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By Kymberly Taylor | Photograph by Michael Kaskel
Kitchens as beautiful as this don’t just happen. They are master-minded; in this case, many top professionals in Annapolis collaborated. Catherine M. Lowe, ASID was the lead interior designer of both home and well-proportioned kitchen. Lowe notes that there is utility at the center of this kitchen’s beauty. “Some kitchens are meant for showrooms and very fancy. But this is a working kitchen for a family,” she says. Cathy Terranova, Allied ASID, and kitchen designer at Kitchen Encounters worked on the custom cabinetry. She points out unusual storage including a message center hidden behind pocket doors between the refrigerator and the freezer. The kitchen’s beams and trim work ensure a polished look and are by Lynbrook of Annapolis.
Main Image: INTERIOR & KITCHEN DESIGN: Catherine M. Lowe, Interior Planning & Design, interiorpd.com, Annapolis, Maryland | KITCHEN DESIGNER: Cathy Terranova, Kitchen Encounters, kitchenencounters.biz, Annapolis, Maryland | ARCHITECT: SKA Studio, skastudio.com, Annapolis, Maryland | BUILDER: Lynbrook of Annapolis, lynbrookofannapolis.com, Annapolis, Maryland
By Christine Fillat | Cabico – Elmwood Series as photographed by Craig Kozun-Young of Elmwood
The use of color in the white kitchen is a movement in the evolution of kitchen design. Mark T. White, CKD, CBD, founder of Kitchen Encounters, recalls the 70s and 80s when the cherry kitchen was the pinnacle of fine design. Nowadays, he says, “Cherry cabinets aren’t nearly as popular but they still have a place.” White, a kitchen designer for over two decades, notes, “I think we are going to see continued new ideas in how to use white and how to mix in other colors and other patterns and features.”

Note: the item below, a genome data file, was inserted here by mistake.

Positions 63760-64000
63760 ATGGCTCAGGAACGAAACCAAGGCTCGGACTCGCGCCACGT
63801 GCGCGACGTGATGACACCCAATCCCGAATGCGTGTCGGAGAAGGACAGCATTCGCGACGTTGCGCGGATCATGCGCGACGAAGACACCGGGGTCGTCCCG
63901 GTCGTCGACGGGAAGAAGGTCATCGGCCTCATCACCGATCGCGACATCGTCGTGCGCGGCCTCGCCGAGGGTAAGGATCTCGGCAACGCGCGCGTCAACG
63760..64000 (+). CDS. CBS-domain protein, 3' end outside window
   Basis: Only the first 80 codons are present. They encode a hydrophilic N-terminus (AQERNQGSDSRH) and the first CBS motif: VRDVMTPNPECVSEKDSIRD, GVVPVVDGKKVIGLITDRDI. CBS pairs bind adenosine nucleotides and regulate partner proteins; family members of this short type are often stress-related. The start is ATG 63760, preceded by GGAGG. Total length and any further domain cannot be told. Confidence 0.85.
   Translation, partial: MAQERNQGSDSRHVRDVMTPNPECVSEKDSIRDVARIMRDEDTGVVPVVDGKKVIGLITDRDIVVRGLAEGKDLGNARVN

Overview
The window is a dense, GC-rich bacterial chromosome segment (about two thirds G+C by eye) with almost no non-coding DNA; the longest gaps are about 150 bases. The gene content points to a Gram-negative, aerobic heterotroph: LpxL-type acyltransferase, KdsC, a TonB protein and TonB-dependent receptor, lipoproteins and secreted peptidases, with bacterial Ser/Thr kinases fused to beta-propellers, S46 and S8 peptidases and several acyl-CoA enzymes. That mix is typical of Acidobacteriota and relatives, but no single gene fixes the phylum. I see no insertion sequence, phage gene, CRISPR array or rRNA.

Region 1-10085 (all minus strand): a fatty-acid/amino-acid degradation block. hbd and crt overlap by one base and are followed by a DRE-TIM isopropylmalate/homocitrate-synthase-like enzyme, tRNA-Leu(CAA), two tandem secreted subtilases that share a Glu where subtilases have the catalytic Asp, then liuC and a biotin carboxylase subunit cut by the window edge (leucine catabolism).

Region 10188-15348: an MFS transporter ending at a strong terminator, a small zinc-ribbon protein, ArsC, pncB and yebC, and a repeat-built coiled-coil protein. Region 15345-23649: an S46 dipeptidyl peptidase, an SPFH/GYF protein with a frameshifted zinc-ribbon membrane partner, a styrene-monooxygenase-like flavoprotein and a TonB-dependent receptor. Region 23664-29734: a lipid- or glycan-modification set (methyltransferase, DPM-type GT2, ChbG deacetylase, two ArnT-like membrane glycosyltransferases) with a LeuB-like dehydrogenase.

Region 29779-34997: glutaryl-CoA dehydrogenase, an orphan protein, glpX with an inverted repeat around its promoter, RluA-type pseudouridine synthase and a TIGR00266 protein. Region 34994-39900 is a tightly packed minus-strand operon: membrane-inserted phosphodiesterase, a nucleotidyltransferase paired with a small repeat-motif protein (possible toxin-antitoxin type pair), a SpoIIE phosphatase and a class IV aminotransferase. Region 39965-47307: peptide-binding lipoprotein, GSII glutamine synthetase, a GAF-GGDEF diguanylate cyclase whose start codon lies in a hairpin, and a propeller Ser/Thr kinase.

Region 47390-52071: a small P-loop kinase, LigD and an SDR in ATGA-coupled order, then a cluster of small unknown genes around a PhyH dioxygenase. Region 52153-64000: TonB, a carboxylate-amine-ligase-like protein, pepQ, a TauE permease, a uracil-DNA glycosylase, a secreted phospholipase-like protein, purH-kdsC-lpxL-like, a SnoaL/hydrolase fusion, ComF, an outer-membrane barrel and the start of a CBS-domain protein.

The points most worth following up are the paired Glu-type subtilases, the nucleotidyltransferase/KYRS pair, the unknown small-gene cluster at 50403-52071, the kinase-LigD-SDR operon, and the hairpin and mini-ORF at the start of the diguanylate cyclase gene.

Introducing color in subtle ways takes the white kitchen to a new level. A surprise feature in this kitchen is the integration of glass crystal cut balls into the island’s legs; this adds a subtle yet unusual gleam. There is a quiet sophistication in the simplicity of the component parts of this kitchen. The cabinets, stained a dark grey, reveal variations of tones in the wood grain. The backsplash is yet another tonal variation, a light grey subway tile. The floor’s warm oversized porcelain tile brings welcome light into the room. All the fixtures and the stove hood are similarly colored stainless steel or brushed nickel. The countertops are a white quartz composite. Color is used here, but mindfully. The designer is painting with a disciplined palette that has its own special beauty